|SAB stands for
Steve A. Baker
When you think of the Atari 5200 games what's the first thing
that comes to mind? Great arcade ports, the RealSports
series, miniature golf... Miniature Golf?!?! Yes
that's right, Atari was planning on bringing one of the worlds
most underrated sports to the 5200. But was the public
Miniature Golf actually started out life as an
Apple IIe game when Steve decided to port it to the 5200.
Since the original Apple IIe version was done in the Apple's
high-res mode, Steve was forced to use a similar mode on the 5200.
The result is a game with very detailed graphics, but
strange colors. This is due to the limited color palette in
the 5200's high-res mode, and the use of a technique called
"Artifacting". Artifacting allows the programmer to produce
extra colors by only using half of the color clock, but these
colors are often not very pleasing to the eye (such as bright
purples and dull greens).
Strange color scheme aside, Miniature Golf
actually provides an enjoyable 18 holes of miniature golf.
Control is handled entirely by the keypad (a side effect
of starting out as an Apple IIe game), so the non-centering
5200 joystick doesn't hinder the gameplay. Pushing the #
and * keys changes the direction the ball will be hit
(represented by an arrow) and the 1-9 keys are used to
indicate the power of the swing (1=lowest and 9=highest).
Not only are these controls simple to learn, but they're
very intuitive too. However mastering the power settings
can take some time.
As if the colors weren't strange enough, the
graphics can be just as perplexing. Obstacles are often
represented by lines or odd shapes, and it can take some
imagination to figure out how the ball will react to them.
Some obstacles will allow the ball to move through but
will radically alter its direction, while other obstacles will
reflect the ball in odd directions. Besides the physical
obstacles there are several "elemental" traps to watch out for
such as fire pits and water hazards. Putting into one of
these traps will quickly add to your stroke total.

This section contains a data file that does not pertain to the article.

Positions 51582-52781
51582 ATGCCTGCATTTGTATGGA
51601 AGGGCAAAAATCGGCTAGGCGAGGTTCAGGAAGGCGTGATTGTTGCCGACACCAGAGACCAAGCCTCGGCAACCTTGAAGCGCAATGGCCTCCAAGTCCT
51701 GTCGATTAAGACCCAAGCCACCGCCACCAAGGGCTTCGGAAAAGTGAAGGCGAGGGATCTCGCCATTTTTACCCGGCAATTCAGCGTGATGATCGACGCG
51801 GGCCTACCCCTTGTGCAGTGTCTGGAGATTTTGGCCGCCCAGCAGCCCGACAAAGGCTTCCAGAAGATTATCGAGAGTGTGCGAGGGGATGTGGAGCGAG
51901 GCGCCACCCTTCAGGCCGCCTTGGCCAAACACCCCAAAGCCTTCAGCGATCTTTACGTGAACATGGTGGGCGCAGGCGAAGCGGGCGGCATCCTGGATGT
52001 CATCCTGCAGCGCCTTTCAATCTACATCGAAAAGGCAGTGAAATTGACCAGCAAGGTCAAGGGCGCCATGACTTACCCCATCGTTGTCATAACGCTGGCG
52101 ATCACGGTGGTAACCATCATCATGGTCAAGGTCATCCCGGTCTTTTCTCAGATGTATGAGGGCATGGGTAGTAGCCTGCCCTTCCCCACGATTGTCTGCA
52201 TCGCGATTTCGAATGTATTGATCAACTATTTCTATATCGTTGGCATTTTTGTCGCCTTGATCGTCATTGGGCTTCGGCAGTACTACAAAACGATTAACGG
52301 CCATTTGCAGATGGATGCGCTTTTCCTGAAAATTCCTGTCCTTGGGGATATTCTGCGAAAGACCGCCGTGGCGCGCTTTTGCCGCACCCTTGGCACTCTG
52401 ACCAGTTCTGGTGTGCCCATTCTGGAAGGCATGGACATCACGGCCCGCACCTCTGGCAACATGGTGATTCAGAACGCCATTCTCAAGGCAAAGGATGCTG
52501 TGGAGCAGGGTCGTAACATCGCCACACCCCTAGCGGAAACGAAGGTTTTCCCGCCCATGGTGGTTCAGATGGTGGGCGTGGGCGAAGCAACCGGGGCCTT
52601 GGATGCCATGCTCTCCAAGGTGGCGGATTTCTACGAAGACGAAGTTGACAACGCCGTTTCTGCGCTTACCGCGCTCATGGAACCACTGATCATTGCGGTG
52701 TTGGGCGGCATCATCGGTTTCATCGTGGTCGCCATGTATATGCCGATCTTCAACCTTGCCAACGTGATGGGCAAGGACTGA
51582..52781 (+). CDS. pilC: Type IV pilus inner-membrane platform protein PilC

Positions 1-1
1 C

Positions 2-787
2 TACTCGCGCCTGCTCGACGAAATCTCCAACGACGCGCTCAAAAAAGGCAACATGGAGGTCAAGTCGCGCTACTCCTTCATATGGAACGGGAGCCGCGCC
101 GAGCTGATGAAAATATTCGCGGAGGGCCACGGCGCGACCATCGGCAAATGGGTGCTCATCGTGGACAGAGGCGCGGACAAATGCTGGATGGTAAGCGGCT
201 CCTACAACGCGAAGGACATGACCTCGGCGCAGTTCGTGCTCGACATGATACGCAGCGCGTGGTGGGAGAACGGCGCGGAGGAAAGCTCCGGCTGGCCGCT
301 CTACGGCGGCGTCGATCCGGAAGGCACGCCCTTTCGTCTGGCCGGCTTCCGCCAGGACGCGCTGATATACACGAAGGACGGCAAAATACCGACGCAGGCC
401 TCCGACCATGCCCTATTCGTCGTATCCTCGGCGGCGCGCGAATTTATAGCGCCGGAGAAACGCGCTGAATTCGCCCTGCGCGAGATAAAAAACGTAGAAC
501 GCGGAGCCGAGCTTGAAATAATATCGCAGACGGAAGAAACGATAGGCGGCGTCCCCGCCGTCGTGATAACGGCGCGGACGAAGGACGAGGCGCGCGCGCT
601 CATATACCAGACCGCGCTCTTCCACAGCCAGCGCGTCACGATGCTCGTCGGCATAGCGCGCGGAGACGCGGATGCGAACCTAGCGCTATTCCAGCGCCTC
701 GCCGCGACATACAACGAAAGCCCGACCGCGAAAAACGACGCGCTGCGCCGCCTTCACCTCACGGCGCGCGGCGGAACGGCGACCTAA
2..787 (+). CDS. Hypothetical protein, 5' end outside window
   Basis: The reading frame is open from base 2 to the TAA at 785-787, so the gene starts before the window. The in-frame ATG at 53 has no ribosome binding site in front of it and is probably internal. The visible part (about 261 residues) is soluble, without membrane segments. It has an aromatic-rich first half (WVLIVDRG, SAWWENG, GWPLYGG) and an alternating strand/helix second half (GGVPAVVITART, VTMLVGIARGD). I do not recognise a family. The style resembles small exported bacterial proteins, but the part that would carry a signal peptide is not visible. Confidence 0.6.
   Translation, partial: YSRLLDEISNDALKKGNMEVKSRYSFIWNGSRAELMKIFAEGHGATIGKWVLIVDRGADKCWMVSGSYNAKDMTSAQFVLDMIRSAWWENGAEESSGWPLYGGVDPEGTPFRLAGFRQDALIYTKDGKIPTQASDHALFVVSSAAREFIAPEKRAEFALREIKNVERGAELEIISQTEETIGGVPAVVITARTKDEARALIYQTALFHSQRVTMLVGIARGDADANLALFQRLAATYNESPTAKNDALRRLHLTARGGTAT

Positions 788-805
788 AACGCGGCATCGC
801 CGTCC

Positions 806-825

If Miniature Golf has a weak point (besides the
colors), it would have to be the sound. The sounds mostly
consist of odd bouncing sounds and an equally strange "hit"
sound which has to be heard to be believed (another side effect
of starting out as an Apple IIe game). However since mini
golf isn't exactly known for its rich and exciting sound
effects, these sounds work just fine. However the addition
of a simple background tune would have improved the game
The gameplay is where Miniature Golf really
shines. The ball physics react very well to the player's
input (watch what happens when you use a power of nine!).
Each hole seems to have its own slightly different gravity
and "bounce" settings, so it can take some practice to learn the
best attack strategy. However mastering Miniature Golf
isn't easy, and shooting par is considered to be a true
With realistic ball physics and varied hole
design, Miniature Golf remains fun to play long after the
initial excitement wears off (as exciting as miniature golf gets
anyway). Miniature Golf provides a pleasant departure from
the 5200's normal arcade line up. Unfortunately Atari felt
that Miniature Golf didn't have enough colors to meet its
standards. Since the color scheme was a direct result of
the graphics mode that was used, there was nothing Steve could
do. As a result Miniature Golf was permanently shelved
along with Steve's excellent Backgammon simulator Microgammon
SB. With more original titles like this, the 5200 might
have had the wide appeal Atari was hoping for.
||5200 Miniature Golf
to 5200 Software